|Rescuers carry an injured man after two carriages derailed, fell off a bridge in Wenzhou, Zhejiang province [Reuters]
At least 32 people were killed on Saturday after a high-speed train smashed into another train in eastern China and derailed, raising questions about the safety of the country's fast-growing rail network.
The first bullet train lost power after being struck by lightning and was hit from behind by another high-speed train at around 1230 GMT, knocking two of its carriages off a bridge, state media reported.
"There's been a lot of talk in the country, a lot of suspicion in China about the bullet trains and in many ways this actually really confirms a lot of people's suspicions about the safety and the technology and whether China is really ready to adopt this technology," Al Jazeera's Melissa Chan said.
The official Xinhua news agency said four cars on the second train also derailed, but it did not say how serious that incident was.
The first train was travelling from the Zhejiang provincial capital of Hangzhou; it struck the other train in Wenzhou city. One carriage from the first train fell about 20 to 30 metres from an elevated section of track.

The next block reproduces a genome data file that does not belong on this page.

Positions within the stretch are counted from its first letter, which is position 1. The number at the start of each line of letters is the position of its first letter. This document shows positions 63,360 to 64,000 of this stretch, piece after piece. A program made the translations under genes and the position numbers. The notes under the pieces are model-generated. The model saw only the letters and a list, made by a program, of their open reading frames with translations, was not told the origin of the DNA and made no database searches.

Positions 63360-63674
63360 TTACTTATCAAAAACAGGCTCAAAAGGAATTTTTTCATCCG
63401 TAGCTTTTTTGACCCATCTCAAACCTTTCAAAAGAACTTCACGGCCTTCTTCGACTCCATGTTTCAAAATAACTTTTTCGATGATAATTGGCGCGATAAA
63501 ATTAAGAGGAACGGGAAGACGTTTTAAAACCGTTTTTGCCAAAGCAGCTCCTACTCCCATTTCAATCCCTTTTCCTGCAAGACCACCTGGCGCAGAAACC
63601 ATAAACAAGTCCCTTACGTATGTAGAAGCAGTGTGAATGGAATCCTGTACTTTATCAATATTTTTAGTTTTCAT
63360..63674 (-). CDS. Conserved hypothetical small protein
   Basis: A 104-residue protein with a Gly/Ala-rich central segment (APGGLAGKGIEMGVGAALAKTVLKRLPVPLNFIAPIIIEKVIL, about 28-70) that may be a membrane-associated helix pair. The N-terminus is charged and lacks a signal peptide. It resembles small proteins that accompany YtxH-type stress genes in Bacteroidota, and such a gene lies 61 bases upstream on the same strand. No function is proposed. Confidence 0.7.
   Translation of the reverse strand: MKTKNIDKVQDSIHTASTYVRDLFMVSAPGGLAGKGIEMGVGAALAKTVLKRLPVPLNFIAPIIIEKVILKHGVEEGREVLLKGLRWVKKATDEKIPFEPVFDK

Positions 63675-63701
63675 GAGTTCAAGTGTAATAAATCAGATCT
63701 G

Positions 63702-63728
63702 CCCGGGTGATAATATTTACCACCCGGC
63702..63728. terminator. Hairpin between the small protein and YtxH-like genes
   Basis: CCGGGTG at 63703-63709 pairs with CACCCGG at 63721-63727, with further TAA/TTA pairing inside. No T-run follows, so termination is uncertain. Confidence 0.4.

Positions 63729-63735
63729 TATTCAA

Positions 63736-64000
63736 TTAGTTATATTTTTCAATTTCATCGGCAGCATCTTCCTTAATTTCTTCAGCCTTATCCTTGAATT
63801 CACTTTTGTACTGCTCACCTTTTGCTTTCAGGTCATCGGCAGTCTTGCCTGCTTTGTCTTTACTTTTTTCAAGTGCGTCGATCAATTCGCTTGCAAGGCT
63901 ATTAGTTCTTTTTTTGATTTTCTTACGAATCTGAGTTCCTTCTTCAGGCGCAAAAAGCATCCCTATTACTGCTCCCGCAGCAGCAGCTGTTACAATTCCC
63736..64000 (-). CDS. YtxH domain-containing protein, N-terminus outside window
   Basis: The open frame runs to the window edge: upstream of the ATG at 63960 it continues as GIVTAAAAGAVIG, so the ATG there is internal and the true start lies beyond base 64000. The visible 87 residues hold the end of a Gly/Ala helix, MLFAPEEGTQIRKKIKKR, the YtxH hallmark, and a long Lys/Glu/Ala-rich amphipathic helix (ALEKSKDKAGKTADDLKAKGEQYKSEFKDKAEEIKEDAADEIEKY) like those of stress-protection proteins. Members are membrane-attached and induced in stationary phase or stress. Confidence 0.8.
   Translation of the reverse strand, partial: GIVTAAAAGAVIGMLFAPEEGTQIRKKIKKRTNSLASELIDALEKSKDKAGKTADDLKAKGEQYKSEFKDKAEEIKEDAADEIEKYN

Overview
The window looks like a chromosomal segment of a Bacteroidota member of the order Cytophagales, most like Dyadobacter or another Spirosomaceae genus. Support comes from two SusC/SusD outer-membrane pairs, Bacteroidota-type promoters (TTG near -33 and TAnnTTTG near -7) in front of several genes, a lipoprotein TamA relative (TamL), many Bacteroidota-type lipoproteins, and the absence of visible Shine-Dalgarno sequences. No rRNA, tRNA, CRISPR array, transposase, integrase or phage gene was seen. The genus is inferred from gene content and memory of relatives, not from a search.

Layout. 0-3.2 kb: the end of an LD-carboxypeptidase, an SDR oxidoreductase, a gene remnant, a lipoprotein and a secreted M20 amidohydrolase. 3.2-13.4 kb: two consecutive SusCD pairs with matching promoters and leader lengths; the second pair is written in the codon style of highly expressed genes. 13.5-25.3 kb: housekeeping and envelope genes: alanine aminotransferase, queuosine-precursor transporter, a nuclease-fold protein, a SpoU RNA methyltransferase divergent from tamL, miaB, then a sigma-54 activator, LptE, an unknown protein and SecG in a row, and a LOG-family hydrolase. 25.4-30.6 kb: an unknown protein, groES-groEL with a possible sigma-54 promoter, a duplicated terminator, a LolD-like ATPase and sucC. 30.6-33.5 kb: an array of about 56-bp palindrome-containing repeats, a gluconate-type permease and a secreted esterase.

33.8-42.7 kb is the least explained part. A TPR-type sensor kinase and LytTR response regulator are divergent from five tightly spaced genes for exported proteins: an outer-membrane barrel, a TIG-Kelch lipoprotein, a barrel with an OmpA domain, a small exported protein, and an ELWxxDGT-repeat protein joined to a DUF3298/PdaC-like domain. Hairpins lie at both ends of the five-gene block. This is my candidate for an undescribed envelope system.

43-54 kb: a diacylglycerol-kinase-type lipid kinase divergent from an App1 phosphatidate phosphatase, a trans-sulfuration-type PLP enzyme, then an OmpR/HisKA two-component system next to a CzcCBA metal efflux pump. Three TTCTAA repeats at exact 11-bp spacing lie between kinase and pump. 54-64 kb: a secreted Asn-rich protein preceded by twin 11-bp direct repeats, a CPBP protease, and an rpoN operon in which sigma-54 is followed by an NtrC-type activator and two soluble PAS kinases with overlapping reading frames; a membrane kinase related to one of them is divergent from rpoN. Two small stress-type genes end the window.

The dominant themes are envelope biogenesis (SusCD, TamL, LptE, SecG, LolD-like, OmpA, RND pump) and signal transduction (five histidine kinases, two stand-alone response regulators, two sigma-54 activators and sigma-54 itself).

Pictures posted on the internet showed one badly damaged car lying on its side by the bridge and the second car leaning against the bridge after landing on its end.
Xinhua quoted an unidentified witness as saying "rescuers have dragged many passengers out of the coach that fell on the ground".
The news service earlier reported that at least 89 people were injured in the collision but did not give a new figure for the number of injured after reporting that the death toll had been raised.
First generation trains
The trains involved are "D" trains, the first generation bullet train with an average speed of about 150km per hour but not as fast as the new Beijing-Shanghai line.
Xinhua said the train hit by lightning was "D3115", and that the ministry of railways confirmed that it was hit from behind by train "D301".
China has spent billions of dollars and plans more massive spending to link the country with a high-speed rail network.
But the former minister of railways, who oversaw much of that development, is currently under investigation and charged with corruption. The showcase high-speed line between Beijing and Shanghai has been plagued by power outages and other malfunctions since it opened on June 30.
Official plans call for China's bullet train network to expand to 13,000km of track this year and 16,000km by 2020.
The huge spending connected with the rail expansion also has been blamed for corruption, and Railways Minister Liu Zhijun was dismissed this spring amid an investigation into unspecified corruption allegations.
No details have been released about the allegations against him, but news reports say they include kickbacks, bribes, illegal contracts and sexual liaisons.